Album Review: Damien Jurado – Visions of Us on the Land

By Devon Hannan, Features Editor

[Secretly Canadian; 2016]

Rating: 7/10

Key Tracks: “Exit 353,” “A.M. AM,” “Kola”

Sub Pop Records has a knack for producing really great folk bands. However, with what seems to be the general trend, as soon as that folk band drifts away to another label, the records get progressively worse, generic, and tired. Luckily, this hasn’t been the case for Seattle songwriter Damien Jurado. Despite making music since the 90s, Jurado remains virtually unseen. If you haven’t come across him before, Visions of Us on the Land is a fine example of what the experimental folk artist is capable of.

Damien Jurado’s discography has gotten progressively more innovative as of late. His vocals are a tad looser than albums prior, mirroring a mellower version of Josh Tillman. The instrumentation stretches from Jurado’s signature, stripped down acoustic guitar found on earlier albums such as Caught in the Trees (especially on the track “Orphans in the Key of E”) to the inclusion of complex instrumentation, full of synthesizers, dense percussion, and winds. Tracks such as “QACHINA” and “A.M. AM” are tainted with these synthesizers and “Exit 353” exists beautifully in between.

Visions of Us on the Land is not the only album that appeals to both of these egos Jurado expresses, and it’s not his best either. However, just because it isn’t his best doesn’t mean it’s substantially worse than the others – not by a long shot. The album doesn’t really contain more that one track that has the potential to become a staple of his career, however, in its entirety it is still very well produced and crafted. It only further proves that he almost always delivers.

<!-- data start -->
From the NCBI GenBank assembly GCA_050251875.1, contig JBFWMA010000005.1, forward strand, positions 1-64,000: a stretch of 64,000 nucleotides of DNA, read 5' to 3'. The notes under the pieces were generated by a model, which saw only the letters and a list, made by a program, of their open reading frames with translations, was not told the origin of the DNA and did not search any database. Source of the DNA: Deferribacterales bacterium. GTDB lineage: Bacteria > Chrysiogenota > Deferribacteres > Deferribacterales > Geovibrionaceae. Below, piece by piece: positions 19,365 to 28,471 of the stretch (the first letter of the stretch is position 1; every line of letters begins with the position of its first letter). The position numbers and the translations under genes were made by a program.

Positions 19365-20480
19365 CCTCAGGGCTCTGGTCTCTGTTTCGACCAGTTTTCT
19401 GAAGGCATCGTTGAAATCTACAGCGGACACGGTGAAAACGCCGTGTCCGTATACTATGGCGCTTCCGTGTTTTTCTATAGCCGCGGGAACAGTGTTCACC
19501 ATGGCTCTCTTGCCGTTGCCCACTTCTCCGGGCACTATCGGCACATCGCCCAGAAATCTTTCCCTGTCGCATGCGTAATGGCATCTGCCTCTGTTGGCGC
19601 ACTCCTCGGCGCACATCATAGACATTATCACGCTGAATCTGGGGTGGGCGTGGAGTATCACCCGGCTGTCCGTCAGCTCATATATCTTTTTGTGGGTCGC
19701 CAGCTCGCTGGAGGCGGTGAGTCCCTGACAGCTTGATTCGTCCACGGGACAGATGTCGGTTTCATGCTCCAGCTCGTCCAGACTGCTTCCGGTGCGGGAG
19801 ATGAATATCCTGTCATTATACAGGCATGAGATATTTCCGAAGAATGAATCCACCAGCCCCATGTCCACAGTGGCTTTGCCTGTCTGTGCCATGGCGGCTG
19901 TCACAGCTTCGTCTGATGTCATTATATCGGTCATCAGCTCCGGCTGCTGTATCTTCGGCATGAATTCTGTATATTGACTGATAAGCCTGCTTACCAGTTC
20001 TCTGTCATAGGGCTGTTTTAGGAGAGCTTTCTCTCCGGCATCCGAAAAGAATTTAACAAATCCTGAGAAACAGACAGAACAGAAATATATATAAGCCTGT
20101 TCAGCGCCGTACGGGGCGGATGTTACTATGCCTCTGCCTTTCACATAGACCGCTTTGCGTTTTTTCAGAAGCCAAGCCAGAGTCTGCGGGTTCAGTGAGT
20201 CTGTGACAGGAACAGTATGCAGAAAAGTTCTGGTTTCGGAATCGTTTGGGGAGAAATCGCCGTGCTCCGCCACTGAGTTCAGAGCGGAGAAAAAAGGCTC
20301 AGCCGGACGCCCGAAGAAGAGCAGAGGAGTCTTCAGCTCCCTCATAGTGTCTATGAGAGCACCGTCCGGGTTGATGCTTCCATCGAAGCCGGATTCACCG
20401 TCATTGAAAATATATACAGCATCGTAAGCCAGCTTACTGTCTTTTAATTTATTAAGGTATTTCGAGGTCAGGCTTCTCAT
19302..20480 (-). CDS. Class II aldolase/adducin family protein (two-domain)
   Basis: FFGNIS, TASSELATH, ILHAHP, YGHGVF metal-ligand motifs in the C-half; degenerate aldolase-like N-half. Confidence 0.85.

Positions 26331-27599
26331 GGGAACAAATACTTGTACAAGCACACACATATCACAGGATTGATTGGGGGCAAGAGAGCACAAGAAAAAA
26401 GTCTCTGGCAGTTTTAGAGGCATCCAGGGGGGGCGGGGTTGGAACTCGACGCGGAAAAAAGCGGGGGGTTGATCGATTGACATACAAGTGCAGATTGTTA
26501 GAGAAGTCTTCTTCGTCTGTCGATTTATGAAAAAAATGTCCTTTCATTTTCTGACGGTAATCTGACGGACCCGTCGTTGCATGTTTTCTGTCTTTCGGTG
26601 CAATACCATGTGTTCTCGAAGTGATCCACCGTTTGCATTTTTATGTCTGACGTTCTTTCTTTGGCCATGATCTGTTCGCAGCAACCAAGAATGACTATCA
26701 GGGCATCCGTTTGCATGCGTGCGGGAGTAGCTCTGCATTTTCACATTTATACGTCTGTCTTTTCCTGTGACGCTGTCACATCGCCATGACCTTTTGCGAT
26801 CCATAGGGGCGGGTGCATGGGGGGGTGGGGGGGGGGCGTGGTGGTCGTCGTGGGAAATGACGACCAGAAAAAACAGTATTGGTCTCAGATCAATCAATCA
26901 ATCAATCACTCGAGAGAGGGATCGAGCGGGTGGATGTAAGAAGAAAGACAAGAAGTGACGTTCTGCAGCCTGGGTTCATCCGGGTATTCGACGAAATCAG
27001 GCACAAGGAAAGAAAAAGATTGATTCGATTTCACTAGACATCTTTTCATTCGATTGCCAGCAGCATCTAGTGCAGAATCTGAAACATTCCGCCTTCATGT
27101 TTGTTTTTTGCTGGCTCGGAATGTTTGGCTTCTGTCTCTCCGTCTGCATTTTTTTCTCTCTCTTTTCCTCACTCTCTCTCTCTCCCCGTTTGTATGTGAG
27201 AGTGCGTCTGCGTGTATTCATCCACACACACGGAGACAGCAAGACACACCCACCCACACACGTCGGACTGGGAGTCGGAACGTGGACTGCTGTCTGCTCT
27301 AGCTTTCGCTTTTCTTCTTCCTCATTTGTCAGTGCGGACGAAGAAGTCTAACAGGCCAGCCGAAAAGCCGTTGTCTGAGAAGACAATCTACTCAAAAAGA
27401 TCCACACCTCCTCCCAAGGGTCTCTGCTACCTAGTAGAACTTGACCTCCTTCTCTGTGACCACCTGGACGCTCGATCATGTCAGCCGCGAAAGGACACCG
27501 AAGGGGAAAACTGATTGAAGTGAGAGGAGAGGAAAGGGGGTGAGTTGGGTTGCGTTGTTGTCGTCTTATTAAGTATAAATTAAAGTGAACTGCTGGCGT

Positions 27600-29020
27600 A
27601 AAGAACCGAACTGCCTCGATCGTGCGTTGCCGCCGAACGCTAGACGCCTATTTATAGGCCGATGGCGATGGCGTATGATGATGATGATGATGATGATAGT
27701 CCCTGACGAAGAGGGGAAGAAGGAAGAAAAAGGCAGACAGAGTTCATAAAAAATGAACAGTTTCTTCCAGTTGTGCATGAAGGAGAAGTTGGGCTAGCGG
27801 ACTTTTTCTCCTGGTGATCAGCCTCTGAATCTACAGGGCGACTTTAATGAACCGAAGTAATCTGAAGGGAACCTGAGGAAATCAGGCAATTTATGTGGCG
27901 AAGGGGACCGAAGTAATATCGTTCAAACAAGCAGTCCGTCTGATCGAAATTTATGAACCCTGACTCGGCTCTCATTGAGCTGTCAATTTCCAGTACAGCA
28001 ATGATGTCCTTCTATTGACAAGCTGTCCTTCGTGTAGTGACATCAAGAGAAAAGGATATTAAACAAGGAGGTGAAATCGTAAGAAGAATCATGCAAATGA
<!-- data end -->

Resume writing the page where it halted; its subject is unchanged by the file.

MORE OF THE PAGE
With an anticipated album almost every other year, Damien Jurado’s newest full length didn’t fall flat, nor did it exceed expectations. All in all, the album isn’t anything we didn’t see coming from Damien Jurado, but he creates a world of his own in each and every album he makes. Could this be the album that finally catapults him beside other large names in folk? Probably not, but is Jurado due for it anyway? Absolutely.

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